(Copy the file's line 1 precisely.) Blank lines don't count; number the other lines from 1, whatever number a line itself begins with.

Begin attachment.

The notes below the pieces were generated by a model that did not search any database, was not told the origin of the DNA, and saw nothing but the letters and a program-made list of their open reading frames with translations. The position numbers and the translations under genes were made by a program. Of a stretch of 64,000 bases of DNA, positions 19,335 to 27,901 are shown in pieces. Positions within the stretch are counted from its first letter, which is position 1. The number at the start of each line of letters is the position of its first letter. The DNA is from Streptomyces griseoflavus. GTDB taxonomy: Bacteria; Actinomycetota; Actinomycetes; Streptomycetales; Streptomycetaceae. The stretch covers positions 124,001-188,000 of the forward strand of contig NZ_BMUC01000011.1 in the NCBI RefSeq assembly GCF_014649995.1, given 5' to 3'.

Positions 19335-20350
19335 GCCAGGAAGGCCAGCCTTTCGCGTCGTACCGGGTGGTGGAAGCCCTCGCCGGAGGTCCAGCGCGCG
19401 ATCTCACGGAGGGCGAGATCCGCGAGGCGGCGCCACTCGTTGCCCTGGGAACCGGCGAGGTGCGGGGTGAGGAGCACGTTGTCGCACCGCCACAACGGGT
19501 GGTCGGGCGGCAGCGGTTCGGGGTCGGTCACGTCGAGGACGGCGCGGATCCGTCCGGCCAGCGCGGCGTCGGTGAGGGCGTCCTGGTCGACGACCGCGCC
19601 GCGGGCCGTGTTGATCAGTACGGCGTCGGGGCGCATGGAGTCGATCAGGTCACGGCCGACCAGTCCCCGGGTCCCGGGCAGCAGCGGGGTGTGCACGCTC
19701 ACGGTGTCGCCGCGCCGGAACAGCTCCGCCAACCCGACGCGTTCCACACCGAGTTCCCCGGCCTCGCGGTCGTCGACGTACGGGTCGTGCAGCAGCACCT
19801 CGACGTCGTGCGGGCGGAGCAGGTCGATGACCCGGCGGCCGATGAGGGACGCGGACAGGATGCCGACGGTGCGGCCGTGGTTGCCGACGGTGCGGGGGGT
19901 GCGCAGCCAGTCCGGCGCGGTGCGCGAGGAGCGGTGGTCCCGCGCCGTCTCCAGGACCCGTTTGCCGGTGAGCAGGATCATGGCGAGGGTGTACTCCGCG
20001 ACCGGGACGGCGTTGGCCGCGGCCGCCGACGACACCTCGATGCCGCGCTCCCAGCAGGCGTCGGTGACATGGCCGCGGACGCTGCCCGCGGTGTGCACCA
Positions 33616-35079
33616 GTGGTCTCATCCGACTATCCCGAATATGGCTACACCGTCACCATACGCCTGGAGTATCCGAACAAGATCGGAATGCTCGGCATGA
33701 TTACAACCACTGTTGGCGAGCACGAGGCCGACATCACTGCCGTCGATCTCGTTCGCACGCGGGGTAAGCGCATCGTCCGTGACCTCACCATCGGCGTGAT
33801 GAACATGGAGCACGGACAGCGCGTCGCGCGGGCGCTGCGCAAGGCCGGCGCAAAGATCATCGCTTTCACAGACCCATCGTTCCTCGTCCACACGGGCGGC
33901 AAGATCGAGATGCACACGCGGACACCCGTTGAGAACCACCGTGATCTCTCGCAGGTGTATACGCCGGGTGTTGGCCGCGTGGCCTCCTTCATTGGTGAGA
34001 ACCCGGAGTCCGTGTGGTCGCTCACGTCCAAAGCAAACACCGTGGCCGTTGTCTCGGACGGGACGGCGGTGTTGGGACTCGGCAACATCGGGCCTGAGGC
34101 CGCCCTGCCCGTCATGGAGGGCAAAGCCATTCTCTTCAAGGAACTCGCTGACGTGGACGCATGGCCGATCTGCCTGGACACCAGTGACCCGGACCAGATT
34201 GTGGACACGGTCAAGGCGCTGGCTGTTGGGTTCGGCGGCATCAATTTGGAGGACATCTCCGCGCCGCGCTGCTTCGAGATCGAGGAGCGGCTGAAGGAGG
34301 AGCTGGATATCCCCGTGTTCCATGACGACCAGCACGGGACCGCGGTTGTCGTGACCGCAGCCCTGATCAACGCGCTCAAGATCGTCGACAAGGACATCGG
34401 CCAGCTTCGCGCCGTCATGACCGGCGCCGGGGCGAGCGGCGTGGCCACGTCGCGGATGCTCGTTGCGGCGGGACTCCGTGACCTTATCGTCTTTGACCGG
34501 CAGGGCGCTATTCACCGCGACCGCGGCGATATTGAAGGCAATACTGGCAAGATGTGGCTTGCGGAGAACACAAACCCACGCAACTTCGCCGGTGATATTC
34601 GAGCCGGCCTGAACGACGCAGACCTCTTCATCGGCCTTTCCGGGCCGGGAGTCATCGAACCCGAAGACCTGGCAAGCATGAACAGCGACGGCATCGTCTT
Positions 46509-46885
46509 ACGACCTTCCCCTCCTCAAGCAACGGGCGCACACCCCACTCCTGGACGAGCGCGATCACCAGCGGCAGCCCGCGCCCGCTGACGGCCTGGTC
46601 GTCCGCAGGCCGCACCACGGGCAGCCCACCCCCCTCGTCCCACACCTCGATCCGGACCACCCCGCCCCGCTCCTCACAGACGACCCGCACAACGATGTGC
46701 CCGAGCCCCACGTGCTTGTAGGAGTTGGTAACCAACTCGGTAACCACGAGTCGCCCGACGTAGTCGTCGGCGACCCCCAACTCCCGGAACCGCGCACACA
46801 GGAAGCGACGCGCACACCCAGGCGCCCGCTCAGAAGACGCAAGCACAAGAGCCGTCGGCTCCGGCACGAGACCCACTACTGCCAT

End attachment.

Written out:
The notes below the pieces were generated by a model that did not search any database, was not told the origin of the DNA, and saw nothing but the letters and a program-made list of their open reading frames with translations. The position numbers and the translations under genes were made by a program. Of a stretch of 64,000 bases of DNA, positions 19,335 to 27,901 are shown in pieces. Positions within the stretch are counted from its first letter, which is position 1. The number at the start of each line of letters is the position of its first letter. The DNA is from Streptomyces griseoflavus. GTDB taxonomy: Bacteria; Actinomycetota; Actinomycetes; Streptomycetales; Streptomycetaceae. The stretch covers positions 124,001-188,000 of the forward strand of contig NZ_BMUC01000011.1 in the NCBI RefSeq assembly GCF_014649995.1, given 5' to 3'.